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Direct Flights to US Improbable

Direct Flights to US Improbable
Direct Flights to US Improbable

The launch of direct flights between Iran and the United States, hopes of which resurfaced following the nuclear deal with the world powers last year, appears to be contingent on improving political ties.

Even if airlines have both the interest and funds to initiate the flights, they have no chance of doing so unless important decisions are made by the political authorities in the two states, said Maqsoud As’adi Samani, secretary of the Association of Iranian Airlines.

The official added that the same condition applies to direct flights between Iran and Canada, for which there is almost zero possibility unless political relations are repaired.

“Even if airlines present models indicating that the launch of the flights is economically justifiable, it will still have few, if any, prospects due to political reasons,” Samani told the official website of the Ministry of Roads and Urban Development.

However, expanding international flights will definitely be on the cards for Iranian airlines once their aging fleets are renovated with new aircraft.

“Iranian airlines currently operate direct flights to some European and Southeast Asian countries. But they will be able to offer more long-haul flights to destinations further away, after their aging fleets are renovated,” he said.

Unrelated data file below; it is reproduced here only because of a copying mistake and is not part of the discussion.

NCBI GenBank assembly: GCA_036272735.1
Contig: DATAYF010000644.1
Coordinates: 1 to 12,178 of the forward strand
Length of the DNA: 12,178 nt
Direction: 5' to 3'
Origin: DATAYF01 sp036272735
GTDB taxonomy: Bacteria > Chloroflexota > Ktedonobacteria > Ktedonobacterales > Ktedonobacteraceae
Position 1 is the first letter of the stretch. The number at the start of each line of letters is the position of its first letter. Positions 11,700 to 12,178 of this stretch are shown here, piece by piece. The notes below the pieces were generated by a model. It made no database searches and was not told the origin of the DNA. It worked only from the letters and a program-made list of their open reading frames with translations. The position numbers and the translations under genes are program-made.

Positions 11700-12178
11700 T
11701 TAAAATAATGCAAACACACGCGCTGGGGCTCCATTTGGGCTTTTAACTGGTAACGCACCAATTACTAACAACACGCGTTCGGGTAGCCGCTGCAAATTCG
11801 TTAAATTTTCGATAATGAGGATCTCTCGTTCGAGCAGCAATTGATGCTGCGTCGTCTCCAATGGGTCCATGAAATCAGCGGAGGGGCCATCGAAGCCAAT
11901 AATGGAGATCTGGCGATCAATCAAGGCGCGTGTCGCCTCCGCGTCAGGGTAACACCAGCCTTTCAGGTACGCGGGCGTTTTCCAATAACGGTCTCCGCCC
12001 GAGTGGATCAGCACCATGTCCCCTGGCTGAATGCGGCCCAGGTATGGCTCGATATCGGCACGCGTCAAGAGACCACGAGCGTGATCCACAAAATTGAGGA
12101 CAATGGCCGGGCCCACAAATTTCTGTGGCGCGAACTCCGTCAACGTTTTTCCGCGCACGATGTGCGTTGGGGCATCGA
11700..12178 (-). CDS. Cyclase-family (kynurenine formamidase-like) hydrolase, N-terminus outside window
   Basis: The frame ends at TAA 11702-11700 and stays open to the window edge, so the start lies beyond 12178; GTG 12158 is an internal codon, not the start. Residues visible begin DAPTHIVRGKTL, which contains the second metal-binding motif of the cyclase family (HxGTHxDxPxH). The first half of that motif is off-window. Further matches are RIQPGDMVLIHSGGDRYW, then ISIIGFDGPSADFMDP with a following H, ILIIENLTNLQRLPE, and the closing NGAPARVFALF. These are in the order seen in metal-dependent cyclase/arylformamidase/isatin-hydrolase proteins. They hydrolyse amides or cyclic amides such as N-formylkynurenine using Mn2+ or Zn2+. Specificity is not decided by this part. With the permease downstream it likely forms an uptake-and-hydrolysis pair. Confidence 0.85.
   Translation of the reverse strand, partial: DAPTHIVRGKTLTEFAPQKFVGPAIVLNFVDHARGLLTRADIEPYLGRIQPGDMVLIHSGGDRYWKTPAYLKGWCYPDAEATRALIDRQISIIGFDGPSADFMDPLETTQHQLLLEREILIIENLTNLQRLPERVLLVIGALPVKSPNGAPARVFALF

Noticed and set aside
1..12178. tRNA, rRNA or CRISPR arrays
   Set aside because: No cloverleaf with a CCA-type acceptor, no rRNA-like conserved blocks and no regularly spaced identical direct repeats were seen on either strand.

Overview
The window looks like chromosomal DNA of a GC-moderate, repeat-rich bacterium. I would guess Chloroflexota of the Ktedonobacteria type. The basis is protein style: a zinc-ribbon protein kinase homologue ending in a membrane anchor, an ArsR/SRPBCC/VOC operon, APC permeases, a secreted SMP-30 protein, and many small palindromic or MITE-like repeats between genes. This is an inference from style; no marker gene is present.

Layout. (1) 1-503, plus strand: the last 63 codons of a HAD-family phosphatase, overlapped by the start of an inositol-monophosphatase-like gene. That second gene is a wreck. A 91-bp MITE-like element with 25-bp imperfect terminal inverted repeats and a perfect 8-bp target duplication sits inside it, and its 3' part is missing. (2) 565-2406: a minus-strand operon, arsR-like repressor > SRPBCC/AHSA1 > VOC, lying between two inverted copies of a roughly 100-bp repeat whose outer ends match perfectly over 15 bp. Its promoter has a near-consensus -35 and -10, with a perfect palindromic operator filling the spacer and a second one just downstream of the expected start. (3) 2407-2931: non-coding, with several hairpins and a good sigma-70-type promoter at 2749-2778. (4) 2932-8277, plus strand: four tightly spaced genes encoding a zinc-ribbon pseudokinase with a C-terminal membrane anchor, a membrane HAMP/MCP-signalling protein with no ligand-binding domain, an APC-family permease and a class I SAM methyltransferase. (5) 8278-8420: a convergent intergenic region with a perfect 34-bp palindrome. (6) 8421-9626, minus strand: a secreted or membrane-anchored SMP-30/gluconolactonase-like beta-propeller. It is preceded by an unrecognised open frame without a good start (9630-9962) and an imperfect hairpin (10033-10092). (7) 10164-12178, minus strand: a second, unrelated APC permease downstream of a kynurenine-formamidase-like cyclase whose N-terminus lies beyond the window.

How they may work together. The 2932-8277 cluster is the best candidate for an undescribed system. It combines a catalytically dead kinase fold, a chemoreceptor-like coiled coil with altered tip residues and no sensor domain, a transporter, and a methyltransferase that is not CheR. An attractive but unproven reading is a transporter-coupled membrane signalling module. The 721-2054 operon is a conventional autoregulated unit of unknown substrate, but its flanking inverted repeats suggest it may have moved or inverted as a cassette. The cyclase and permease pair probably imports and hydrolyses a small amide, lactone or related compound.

Following the lifting of international sanctions, Iran set out to renovate and upgrade is old fleet of airplanes, quickly striking a deal with Airbus to purchase 114 aircrafts, including a number of A380s. The sanctions were lifted in January once Iran’s compliance with the contents of the nuclear deal signed last July with the six world powers was confirmed.

Some saw the purchase of A380 planes, which are used for long-haul flights, as a sign that Iran Air, the national flag carrier, would restart direct flights to the US after nearly 40 years, but the two governments dismissed the claims.

The first flight between Iran and the US was launched in 1975 with a Boeing 727 which took off from Tehran for New York, with a stop in London for refueling. Later 747s were added to the route.

The flights continued until 1980, a year after the Islamic Revolution, when the US government did not allow the landing of an Iranian airplane in New York’s JFK Airport following the US Embassy takeover in Tehran. The Iranian Boeing 747 was diverted to Montreal airport in Canada and no Iranian planes have flown to the US since. The two countries do not have diplomatic ties after the American mission was seized in November 1979 by revolutionary students who later named it the ‘den of spies’.